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Access to Reclaiming Magic

by Fern Feto

Accessibility issues in Reclaiming have often depended on the interest or enthusiasm of particular members rather than being approached as a strand to be built into the fabric of the organization. Unfortunately, when those members' enthusiasm or energy wanes, the accessibility work goes as well.

This seems to be one of the realities of working with an all-volunteer group. This lack of consistency means that each new crew coming into Reclaiming must start over again, rather than building on the foundation of what has been done before.

My own experience of Reclaiming over the past eight years or so, in the context of being (very) hard-of-hearing has been mixed. I've found that when I have pushed for access it often becomes available. When I remind trance leaders or speakers to look at me when they are talking, or ask them to try and walk near me, seven times out of ten they remember. However the energy it takes to have to remind people becomes exhausting, and oftentimes I choose to accept what I do hear as what I need to hear rather than make the effort to try to gain more access to whatever is being said.

Having said that, I've thought of a number of ways that Reclaiming could become more accessible in a long-lasting and effective manner.

The first would be to start an accessibility fund. Assign ten percent of funds incoming to Reclaiming to this fund. It could be used to hire sign language interpreters, blind guides, etc.

Next, create a new role on the wheel, an "Accessibility Coordinator." This person would be in charge of brainstorming ways to make Reclaiming more accessible. They would document their accomplishments to pass onto the next coordinator so work done in the past is not lost.

These two ideas could merge into a paid position as an Accessibility Coordinator, someone who would really "strive to make our public rituals accessible and safe" (from the Reclaiming Principles of Unity).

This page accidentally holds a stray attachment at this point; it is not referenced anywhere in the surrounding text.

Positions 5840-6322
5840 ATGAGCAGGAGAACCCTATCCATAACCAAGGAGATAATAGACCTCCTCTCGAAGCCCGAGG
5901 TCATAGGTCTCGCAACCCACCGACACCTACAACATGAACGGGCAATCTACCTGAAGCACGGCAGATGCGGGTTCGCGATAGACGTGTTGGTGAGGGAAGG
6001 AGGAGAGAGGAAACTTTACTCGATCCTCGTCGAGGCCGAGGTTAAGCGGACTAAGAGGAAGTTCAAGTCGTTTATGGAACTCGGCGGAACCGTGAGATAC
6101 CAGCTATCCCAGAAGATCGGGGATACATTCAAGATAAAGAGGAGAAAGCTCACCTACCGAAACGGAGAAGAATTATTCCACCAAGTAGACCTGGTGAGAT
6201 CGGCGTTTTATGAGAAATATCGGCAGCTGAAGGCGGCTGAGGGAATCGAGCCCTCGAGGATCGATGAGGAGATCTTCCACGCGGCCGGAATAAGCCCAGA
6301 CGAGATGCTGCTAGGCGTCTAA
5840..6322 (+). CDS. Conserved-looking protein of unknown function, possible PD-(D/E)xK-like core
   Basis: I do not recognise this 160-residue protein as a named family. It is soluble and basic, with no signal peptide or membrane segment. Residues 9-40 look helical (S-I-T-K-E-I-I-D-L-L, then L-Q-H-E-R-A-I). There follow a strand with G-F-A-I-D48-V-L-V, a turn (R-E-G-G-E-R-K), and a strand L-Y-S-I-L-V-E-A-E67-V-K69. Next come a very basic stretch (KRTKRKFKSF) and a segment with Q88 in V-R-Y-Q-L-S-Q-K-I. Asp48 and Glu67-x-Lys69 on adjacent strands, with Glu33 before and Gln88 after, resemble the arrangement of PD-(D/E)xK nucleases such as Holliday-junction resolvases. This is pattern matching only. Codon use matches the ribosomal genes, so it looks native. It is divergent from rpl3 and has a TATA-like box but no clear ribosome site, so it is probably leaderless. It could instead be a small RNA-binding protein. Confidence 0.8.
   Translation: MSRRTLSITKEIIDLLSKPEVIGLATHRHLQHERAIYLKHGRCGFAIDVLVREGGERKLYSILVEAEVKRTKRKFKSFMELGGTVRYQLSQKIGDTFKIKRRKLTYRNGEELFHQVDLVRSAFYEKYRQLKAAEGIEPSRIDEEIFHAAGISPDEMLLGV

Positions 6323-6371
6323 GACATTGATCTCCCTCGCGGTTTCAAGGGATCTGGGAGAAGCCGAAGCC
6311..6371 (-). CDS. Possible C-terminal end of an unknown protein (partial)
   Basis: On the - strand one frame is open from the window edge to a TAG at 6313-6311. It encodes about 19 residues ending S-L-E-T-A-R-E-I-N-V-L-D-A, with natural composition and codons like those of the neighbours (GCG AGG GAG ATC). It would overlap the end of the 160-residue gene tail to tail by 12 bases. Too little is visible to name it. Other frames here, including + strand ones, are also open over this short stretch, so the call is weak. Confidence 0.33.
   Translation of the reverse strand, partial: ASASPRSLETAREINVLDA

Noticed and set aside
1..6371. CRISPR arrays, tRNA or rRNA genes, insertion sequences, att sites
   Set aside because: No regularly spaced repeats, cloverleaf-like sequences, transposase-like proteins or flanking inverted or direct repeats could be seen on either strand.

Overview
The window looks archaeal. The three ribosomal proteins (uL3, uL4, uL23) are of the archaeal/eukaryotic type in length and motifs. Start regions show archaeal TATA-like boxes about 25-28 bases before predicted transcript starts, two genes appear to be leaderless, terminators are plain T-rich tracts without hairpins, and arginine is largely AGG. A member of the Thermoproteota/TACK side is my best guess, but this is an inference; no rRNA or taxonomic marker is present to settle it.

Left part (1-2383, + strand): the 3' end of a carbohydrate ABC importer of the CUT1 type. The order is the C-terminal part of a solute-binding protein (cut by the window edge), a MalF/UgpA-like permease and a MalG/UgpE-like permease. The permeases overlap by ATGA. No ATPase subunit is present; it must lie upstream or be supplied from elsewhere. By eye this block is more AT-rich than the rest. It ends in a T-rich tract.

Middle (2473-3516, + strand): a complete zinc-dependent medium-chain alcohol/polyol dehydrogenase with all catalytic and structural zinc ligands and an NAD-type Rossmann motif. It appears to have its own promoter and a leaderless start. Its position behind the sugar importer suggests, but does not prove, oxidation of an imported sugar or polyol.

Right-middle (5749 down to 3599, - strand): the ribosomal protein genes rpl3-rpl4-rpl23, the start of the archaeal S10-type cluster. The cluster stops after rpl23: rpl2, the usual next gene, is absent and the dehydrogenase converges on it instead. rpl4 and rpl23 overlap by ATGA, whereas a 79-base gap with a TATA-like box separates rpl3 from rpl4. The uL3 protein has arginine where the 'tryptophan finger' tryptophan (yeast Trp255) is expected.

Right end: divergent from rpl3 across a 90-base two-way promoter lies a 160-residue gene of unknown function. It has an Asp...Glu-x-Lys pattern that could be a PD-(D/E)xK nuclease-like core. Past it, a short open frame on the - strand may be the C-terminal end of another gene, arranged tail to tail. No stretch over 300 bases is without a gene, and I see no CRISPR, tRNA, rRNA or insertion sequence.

If we can hire a Reclaiming Quarterly coordinator and pay Witchcamp organizers and teachers, why not spend some money on accessibility? Another way to revolutionize Reclaiming in regards to disability could involve the Witchcamp teacher recruitment process. Recruiting more teachers with disabilities would be a concrete way to demonstrate Reclaiming's commitment to diversity, lending new energy and creativity to the teaching teams.

Finally, the last (and to me, best) thing to remember is to ask those who are most affected by accessibility issues what they need or want to make Reclaiming more accessible. A question came up recently in the San Francisco Ritual Planning Cell from a teacher who had a blind student who wanted to come to the Brigid ritual. I recommended first asking the woman what she thought would be helpful. Given that she had never been to a ritual before, this was not the ideal solution, but it was a good beginning.

One of the major challenges that I see with this work, besides the difficulties of working with accessibility as an all volunteer group, is trying to make rituals, classes, etc., accessible to everyone all the time. I just don't think this is possible, since what might work well for someone who is blind may be terrible for a deaf person or someone in a wheelchair. I'd love to have some creative minds put to work on this challenge.

On an individual level, trying both to understand and to be compassionate about the emotional and physical challenges differently-abled people face is a great place for people to begin their own personal work on accessibility. Compassion without pity and the knowledge that you can never fully understand another person's experience is a place to start from.

For myself, I appreciate respectful questions about my disability, but I resent it when I feel that's the only part of me the questioner is interested in, or when I sense someone is trying to gain "points" by talking to someone who is "different." I have spoken with a number of people who identify as being "marginalized" in this society. This is a common experience for many of us, especially in alternative communities. The sense that people are trying to benefit by connecting to someone who has a difference, or that they are romanticizing the difference, is uncomfortable and off-putting.

I appreciated the comments that were made recently by two Reclaiming teachers who had a blind student. They said that they were being challenged to create their magic and classes in a "new" way. They seemed to see their student's participation in their class as an opportunity to grow in a new direction magically rather than as a difference to be "accommodated."

This may be a good topic to address in more detail in some public Reclaiming forum. Maybe an accessibility survey distributed in Reclaiming Quarterly would be a way to start this questioning process throughout the organization, rather than it being isolated in the individual Reclaiming cells. I know I for one would benefit from this discussion.

Fern Feto is an astrologer, activist, and Reclaiming teacher who is (very) hard of hearing.